WifiTags: An Adobe AIR Native Extension for getting available WiFi networks in Windows and Android Environments

April 6, 2015 by

1. Introduction

Adobe AIR is by design cross-platform and device-independent, but AIR applications can still access the capabilities and APIs of native platforms through AIR native extensions. A native code implementation provides access to device-specific features, enabling you to use platform-specific features, reuse existing native libraries, and achieve native-level speed for performance-sensitive code. These device-specific features are not available in the built-in ActionScript classes, and are not possible to implement in application-specific ActionScript classes. The native code implementation can provide such functionality because it has access to device-specific hardware and software.

In this article we present the implementation of such a native extension (WifiTags) for getting the available Wi-Fi networks (SSIDs) and their signal strength (RSSIs). Initially, we provide a brief description on the architecture of a native extension, we continue describing the implementation of the WifiTags extension, give an example for its usage and we conclude providing a real application scenario for its usage.

2. Adobe AIR native extension architecture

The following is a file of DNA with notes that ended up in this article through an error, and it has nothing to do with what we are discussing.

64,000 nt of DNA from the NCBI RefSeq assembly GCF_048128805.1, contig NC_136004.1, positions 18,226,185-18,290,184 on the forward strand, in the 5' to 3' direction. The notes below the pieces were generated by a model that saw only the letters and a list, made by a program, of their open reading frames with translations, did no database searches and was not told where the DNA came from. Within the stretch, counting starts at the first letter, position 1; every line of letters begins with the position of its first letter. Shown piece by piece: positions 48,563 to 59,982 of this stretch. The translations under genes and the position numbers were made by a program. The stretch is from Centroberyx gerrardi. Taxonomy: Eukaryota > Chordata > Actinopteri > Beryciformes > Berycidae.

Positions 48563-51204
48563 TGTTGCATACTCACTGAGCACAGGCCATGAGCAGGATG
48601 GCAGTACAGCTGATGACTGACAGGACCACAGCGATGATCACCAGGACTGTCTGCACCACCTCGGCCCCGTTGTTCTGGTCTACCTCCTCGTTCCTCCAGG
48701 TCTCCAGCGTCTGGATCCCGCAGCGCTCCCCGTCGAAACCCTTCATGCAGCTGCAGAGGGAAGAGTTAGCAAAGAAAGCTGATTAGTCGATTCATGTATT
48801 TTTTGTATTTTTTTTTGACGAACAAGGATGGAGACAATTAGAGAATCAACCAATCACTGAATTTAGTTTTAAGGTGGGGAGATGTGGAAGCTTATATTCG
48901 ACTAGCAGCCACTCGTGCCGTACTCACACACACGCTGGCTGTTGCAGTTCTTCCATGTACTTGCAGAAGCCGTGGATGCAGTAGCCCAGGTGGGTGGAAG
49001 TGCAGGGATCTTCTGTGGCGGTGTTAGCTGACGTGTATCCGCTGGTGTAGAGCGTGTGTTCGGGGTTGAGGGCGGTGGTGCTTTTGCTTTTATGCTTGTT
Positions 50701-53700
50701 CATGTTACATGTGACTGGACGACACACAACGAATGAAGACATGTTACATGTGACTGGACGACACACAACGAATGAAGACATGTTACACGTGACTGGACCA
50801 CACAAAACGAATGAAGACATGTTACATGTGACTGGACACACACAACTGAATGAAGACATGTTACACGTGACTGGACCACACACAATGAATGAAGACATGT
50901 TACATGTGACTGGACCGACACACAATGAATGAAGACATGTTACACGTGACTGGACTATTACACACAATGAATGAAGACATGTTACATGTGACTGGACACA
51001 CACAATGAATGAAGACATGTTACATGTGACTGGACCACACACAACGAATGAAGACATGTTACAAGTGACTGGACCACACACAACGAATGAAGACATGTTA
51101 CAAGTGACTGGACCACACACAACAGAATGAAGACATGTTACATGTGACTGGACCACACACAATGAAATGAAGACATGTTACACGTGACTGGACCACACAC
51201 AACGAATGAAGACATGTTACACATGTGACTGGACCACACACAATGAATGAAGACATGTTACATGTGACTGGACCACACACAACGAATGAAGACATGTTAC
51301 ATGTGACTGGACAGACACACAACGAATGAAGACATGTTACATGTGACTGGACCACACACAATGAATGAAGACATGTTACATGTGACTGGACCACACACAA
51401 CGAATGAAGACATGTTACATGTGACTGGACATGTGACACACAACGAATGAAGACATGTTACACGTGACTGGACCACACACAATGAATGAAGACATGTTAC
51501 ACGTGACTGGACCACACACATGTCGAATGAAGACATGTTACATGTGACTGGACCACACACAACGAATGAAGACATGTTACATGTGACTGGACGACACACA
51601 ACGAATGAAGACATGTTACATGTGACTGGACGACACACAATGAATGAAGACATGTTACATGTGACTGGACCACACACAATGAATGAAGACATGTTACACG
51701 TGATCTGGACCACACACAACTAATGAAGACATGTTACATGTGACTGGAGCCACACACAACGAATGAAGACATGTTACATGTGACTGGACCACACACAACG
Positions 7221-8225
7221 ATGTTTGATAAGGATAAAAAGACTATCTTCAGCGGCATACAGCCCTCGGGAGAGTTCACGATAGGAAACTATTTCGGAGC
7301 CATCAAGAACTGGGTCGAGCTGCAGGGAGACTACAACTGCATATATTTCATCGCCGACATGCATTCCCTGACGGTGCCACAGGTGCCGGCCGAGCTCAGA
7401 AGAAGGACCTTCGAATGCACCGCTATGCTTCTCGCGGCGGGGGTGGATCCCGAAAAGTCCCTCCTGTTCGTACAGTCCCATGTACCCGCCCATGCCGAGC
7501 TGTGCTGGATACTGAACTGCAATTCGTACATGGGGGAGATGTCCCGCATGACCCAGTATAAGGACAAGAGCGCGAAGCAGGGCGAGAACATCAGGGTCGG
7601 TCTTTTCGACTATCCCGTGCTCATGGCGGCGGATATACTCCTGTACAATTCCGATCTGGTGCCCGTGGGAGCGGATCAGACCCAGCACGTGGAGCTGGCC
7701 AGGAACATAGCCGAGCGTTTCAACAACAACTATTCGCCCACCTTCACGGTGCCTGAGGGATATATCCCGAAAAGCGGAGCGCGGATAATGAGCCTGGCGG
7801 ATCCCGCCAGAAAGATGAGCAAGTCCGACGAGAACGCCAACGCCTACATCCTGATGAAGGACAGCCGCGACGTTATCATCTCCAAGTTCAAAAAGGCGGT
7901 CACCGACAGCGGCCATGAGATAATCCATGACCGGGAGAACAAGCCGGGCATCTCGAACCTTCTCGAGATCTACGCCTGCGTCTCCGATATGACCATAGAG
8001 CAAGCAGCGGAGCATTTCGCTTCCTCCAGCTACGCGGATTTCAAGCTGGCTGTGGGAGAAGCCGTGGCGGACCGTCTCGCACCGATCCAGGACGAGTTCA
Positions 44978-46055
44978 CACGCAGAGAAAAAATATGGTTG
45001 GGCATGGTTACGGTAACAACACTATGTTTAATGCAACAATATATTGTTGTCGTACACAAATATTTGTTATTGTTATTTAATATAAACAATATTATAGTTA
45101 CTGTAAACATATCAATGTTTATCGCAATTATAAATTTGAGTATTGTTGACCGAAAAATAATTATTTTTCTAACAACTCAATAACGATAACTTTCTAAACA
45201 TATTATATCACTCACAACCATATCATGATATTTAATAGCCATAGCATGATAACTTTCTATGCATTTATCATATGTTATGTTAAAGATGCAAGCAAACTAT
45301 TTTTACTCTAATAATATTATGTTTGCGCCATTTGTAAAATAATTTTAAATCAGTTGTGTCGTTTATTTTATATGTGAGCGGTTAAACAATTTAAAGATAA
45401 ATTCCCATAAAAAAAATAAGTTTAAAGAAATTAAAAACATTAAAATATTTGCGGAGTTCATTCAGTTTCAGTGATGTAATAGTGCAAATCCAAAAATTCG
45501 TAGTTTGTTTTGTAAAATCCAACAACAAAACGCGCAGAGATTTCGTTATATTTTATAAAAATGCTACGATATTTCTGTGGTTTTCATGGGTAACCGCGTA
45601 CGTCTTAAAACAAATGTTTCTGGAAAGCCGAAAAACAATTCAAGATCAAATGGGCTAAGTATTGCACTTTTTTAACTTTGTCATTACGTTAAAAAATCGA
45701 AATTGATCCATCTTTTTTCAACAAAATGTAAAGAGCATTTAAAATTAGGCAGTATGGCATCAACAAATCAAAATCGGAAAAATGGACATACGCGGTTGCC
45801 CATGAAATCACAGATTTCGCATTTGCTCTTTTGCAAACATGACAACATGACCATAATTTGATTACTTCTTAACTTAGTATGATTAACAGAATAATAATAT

Figure 1 shows the interactions between the native extension, the AIR runtime, and the device [1].

AIR allows an extension to do the following [1]:

  • Call functions implemented in native code from ActionScript.
  • Share data between ActionScript and the native code.
  • Dispatch events from the native code to ActionScript.

When you create a native extension, you provide the following [1]:

  • ActionScript extension classes that you define. These ActionScript classes use the built-in ActionScript APIs that allow access to and data exchange with native code.
  • A native code implementation. The native code uses native code APIs that allow access to and data exchange with your ActionScript extension classes.
  • Resources, such as images, that the ActionScript extension class or the native code uses.

Your native extension can target multiple platforms. When it does, you can provide a different set of ActionScript extension classes and a different native code implementation for each target platform. [1]

Figure 1: Adobe AIR native extension architecture

Figure 1: Adobe AIR native extension architecture

3. Developing the native extension

The complete source for the WifiTags Adobe AIR native extension is available at [2], while the final built of the extension which can be used directly in Flash Builder is available at [3].

The extension consists of three parts:

  • The native windows library (WifiTagsWin).
  • The native android library (WifiTagsAndroid).
  • The ActionScript library (WifiTagsANE).

3.1. Windows native code

The native windows library is a C++ Microsoft Visual Studio 2013 project. The main functionality is implemented in the file WlanGetAvailableNetworkList.cpp and it is an adaptation of Microsoft Windows’ WlanGetAvailableNetworkList native Wifi function [4]. The interface to the ActionScript code is implemented in the file WifiTags.cpp and it provides two functions:

  • FREObject isSupported(FREContext ctx, void* funcData, uint32_t argc, FREObject argv[])
    Which returns true as this extension is supported in windows platforms
  • FREObject getWifiTags(FREContext ctx, void* funcData, uint32_t argc, FREObject argv[])
    Which returns a list of available Wi-Fi networks serialized in JSON format. A typical format of the return value is as follows: